Soaking brisket in its own juices.

epcotisbest

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So today I did a brisket. 220 to internal temp of 155 then wrapped in foil to 198. Then rested in the oven wrapped in towels for a couple of hours before slicing.
I pierced the foil and drained juices in a pan and put the sliced brisket in the juices to soak for about 30 minutes before serving.
Very good, tender and extra moist, but this particular brisket was extra fatty, as you can see. Still, it was extra tasty too.

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Roaniecowpony

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Looks great!

I have a bbq cookbook somewhere, where the author whips up his own juices (au jus) for his competition brisket, out of drippings, beef broth, rub, etc.. I have incorporated his technique into both, my brisket and tri-tip. It makes it so much more enjoyable, especially for reheating, when brisket can get dry.
 

SmokeZilla

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Your cook looks good. One thing I noticed was you may have pulled and wrapped before you actually cleared the stall that occurs somewhere between 165-170F. When wrapped early you will certainly get more juices as the fat and connective tissues have not had adequate time to render (which can take up to 4 hours to complete depending on the size of the brisket at the temperature you stated) and get reabsorbed into the meat itself. The good thing is that most Beef Brisket, Chuck Roast, and Rounds, can take a lot of abuse and can be served anywhere from about 145F and beyond safely. Your tenderness may vary. I have also experienced Standing Ribeye Roasts (with and without bones) that can be pulled over a wide range of temperatures. The true test of success will always be the number of smiling faces that consumed the end product.
 

Plumberguy

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Your cook looks good. One thing I noticed was you may have pulled and wrapped before you actually cleared the stall that occurs somewhere between 165-170F. When wrapped early you will certainly get more juices as the fat and connective tissues have not had adequate time to render (which can take up to 4 hours to complete depending on the size of the brisket at the temperature you stated) and get reabsorbed into the meat itself. The good thing is that most Beef Brisket, Chuck Roast, and Rounds, can take a lot of abuse and can be served anywhere from about 145F and beyond safely. Your tenderness may vary. I have also experienced Standing Ribeye Roasts (with and without bones) that can be pulled over a wide range of temperatures. The true test of success will always be the number of smiling faces that consumed the end product.
I am a novice and learning. I have done two prime briskets, the first I wrapped at about 153, and the second around 161, pulled both at about 200. The first was more moist in the flat.

What temp do you wrap @?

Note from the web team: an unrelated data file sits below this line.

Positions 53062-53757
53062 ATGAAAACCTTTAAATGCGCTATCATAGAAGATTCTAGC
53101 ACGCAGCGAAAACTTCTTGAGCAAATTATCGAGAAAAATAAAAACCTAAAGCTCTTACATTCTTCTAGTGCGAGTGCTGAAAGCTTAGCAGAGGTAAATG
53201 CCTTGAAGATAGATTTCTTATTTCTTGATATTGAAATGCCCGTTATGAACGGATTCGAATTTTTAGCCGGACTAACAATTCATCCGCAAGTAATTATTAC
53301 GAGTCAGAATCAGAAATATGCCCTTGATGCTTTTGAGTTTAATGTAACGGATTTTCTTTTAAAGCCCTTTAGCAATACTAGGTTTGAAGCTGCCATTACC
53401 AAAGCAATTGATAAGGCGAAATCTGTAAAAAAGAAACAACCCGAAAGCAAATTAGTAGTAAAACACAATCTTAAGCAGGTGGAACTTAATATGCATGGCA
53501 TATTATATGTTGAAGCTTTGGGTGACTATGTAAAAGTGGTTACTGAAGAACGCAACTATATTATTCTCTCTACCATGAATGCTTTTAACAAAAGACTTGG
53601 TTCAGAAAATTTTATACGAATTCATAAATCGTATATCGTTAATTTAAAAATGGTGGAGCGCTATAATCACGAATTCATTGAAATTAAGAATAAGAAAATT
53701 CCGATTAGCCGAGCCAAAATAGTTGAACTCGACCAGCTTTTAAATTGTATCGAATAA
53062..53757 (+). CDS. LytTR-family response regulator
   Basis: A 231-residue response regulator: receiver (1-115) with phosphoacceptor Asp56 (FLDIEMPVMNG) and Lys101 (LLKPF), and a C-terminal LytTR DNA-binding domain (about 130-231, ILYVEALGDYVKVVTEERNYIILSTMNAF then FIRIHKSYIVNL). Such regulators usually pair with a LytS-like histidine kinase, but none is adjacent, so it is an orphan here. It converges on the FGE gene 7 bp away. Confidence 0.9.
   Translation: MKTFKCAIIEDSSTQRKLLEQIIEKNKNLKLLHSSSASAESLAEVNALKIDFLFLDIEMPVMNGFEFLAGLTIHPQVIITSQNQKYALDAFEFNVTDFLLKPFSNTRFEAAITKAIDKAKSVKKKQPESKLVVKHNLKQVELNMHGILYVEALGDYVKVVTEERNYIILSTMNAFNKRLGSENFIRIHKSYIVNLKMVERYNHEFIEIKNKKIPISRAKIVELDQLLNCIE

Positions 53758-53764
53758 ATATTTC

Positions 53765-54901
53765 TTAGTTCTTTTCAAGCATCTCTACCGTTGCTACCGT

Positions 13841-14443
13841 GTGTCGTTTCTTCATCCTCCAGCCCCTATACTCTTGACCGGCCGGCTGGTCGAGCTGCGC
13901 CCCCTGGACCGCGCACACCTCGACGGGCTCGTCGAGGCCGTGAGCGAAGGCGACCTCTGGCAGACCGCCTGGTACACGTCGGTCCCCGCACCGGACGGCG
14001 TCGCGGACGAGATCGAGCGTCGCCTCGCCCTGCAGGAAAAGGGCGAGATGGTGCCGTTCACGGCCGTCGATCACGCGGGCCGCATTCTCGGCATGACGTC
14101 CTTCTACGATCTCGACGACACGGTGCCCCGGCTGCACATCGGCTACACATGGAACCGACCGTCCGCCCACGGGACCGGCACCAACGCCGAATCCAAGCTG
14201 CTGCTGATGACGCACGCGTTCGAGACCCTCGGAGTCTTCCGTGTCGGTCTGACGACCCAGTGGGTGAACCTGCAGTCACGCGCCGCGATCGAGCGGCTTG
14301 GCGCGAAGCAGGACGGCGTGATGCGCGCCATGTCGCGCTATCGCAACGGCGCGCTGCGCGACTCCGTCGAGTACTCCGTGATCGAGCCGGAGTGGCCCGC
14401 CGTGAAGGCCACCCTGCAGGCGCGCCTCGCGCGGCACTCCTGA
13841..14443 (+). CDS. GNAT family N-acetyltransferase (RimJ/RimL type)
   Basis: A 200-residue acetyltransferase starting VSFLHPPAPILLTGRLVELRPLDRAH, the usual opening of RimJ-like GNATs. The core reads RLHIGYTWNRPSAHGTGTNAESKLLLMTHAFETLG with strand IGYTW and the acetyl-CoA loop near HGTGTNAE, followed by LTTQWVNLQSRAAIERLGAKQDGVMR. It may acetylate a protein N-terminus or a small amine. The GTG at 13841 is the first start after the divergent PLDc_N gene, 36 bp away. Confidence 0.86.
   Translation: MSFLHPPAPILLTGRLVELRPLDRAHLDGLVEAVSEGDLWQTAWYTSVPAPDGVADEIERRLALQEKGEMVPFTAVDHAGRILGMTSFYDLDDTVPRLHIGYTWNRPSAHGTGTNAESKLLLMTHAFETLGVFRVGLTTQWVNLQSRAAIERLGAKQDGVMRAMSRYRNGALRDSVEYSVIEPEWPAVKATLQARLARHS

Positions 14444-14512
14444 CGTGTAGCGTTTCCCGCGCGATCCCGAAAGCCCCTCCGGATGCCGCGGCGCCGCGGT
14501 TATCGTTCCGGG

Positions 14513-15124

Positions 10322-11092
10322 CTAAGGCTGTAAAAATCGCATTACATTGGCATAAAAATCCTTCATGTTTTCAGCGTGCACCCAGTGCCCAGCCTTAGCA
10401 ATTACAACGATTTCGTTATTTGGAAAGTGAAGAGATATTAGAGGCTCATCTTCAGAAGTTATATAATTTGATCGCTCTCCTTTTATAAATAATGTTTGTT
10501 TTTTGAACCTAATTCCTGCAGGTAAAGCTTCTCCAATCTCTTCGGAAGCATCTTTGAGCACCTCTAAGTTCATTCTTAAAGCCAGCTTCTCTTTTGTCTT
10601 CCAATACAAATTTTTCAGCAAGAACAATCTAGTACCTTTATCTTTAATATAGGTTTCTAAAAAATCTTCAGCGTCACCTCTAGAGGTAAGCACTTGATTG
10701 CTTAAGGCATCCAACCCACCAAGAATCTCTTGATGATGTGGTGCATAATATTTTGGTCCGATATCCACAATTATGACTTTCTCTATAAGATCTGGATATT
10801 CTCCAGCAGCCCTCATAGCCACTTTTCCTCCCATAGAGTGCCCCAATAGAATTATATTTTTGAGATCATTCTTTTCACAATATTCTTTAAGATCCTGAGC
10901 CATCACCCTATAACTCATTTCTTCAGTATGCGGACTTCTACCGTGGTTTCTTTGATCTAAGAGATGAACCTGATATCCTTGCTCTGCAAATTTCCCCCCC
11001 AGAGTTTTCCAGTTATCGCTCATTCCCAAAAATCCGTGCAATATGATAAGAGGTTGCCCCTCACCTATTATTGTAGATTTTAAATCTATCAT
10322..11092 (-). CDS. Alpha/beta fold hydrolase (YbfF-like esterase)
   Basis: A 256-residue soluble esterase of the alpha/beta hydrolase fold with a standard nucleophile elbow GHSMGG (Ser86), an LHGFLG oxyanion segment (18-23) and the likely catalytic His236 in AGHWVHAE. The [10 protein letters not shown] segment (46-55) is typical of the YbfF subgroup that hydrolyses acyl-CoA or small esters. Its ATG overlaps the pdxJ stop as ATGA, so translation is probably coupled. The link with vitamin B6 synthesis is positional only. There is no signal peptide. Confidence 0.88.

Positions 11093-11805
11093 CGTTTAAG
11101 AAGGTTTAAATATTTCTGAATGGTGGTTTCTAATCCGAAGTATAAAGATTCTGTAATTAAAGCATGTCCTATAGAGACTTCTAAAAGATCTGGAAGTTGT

SmokeZilla

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I challenge your “novice” claim. Your technique and results show you are several levels above “novice” and I am sure will be a contender for grand champion if you continue to apply your technique. As stated by CK above, the formation of a nice bark is a factor and personally, can ”sell the look of a good brisket” especially in competition. I typically look for a good sometimes dark bark that is firm to the touch. However, I tend to wrap after I clear the stall (usually between 168 and 170) after I see the temperature rise about 5F above 165F. I have heard of briskets that complete the stall early (usually leaner cuts) in less than 2.5 hours and have witnessed a stall that took 7 hours on one of my cooks that was 30 fat/marbling. I use the temperature change because my experience shows it is an indicator that the internal connective tissues and fat have finally broken down (rendered) and “boiled out most of the fats. There are several camps that have formed on when to pull and wrap though. On one side, people pull early (as you did) and apply the Texas Crutch) wrapping and finishing the cook at between 192-204, or when probe tender) because they want to speed up the cook and feel the protein has absorbed as much smoke as possible in the first 4-5 hours. This camp is also the one that uses an oven or propane grill for the final part of their cook because it is more cost effective. Not me!!! Bring on the pellet expense, I’ll figure out the details later. Another camp does the entire cook unwrapped and feel that is the true “Texas” way to cook brisket because the cowboys didn’t have access to peach paper or aluminum foil. I have done a lot of briskets using different grills, firepits and smokers, so I tend to wait until I know I have cleared the stall and then I use the Texas Crutch. I readily admit I plan my cooks to allow at least 17 hours total cook time then an added 3-5 hours rest and serve when the temp hits around 140F. But, my technique may not be the most popular. I also use a wooden skewer to check tenderness when I think the temperature is proper for removing the brisket to make sure it is soft and ready for resting. As a budding pitmaster, you have to go with what you think is best for your situation and the device(s) you are using. Another important thing to consider is the quality of the beef you are buying and the size of the brisket you are cooking. I typically use whole packers (flat and point together with a backyard trim for maximum meat yield) and I like them to be between 9-12 pounds always calculating 1.25 hours per pound (including minimal rest time). Just my thoughts, Cook On!!!
 

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